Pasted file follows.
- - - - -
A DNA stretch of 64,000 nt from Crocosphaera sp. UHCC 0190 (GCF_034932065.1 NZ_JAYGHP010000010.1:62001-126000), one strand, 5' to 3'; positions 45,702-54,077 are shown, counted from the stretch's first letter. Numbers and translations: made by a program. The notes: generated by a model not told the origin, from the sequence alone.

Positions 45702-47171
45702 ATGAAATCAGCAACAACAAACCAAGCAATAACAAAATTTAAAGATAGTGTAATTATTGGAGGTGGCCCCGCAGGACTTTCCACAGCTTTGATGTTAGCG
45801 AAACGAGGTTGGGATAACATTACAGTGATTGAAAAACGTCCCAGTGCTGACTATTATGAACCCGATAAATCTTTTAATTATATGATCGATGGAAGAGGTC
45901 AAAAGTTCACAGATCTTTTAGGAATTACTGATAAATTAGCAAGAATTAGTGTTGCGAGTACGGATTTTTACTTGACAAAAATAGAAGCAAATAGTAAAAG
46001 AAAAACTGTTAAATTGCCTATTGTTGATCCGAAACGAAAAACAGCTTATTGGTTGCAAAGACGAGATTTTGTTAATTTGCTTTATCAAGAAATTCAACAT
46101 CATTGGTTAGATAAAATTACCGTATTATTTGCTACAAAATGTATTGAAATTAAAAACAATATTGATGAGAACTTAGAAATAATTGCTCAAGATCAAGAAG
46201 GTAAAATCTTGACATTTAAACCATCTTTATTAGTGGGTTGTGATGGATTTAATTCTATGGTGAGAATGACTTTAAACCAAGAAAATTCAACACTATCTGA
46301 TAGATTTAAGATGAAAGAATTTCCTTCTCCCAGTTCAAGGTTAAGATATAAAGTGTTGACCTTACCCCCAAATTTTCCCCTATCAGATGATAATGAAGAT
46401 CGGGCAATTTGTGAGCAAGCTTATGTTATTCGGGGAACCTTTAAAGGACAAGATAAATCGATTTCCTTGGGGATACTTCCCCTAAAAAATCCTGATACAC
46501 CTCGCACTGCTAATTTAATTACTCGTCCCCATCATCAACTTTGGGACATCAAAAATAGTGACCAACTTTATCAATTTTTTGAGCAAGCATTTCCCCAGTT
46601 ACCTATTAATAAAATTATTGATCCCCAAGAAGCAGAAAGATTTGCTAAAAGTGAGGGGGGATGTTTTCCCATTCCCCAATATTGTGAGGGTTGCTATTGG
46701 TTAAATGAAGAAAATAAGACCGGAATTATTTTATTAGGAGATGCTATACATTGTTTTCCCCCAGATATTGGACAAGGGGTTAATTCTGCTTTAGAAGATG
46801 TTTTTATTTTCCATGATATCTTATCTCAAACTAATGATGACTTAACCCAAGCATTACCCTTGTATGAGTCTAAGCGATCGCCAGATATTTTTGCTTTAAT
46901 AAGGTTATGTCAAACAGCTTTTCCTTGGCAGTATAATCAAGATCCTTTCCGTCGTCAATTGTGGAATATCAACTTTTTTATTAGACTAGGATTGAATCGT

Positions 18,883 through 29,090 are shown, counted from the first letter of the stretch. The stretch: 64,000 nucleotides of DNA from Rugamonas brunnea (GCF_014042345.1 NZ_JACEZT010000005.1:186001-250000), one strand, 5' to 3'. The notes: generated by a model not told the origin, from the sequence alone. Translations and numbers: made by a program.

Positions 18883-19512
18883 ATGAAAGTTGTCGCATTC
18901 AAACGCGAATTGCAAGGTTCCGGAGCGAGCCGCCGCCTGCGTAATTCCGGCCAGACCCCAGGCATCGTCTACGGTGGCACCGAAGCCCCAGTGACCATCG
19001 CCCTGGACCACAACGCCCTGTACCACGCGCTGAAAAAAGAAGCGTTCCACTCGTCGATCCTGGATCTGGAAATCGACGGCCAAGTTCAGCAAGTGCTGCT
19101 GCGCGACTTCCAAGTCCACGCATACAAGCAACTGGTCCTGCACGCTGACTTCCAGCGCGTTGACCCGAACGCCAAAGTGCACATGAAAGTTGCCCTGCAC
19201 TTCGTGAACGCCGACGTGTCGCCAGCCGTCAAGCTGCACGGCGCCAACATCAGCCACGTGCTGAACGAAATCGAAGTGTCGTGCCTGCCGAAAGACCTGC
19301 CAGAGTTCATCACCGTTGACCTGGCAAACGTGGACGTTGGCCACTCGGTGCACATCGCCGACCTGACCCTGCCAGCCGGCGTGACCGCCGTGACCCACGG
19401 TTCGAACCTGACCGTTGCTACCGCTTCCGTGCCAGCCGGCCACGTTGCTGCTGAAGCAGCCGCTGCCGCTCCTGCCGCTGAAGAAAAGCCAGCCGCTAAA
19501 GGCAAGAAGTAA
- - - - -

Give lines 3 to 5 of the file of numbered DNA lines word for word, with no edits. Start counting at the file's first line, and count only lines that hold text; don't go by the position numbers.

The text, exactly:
45702 ATGAAATCAGCAACAACAAACCAAGCAATAACAAAATTTAAAGATAGTGTAATTATTGGAGGTGGCCCCGCAGGACTTTCCACAGCTTTGATGTTAGCG
45801 AAACGAGGTTGGGATAACATTACAGTGATTGAAAAACGTCCCAGTGCTGACTATTATGAACCCGATAAATCTTTTAATTATATGATCGATGGAAGAGGTC
45901 AAAAGTTCACAGATCTTTTAGGAATTACTGATAAATTAGCAAGAATTAGTGTTGCGAGTACGGATTTTTACTTGACAAAAATAGAAGCAAATAGTAAAAG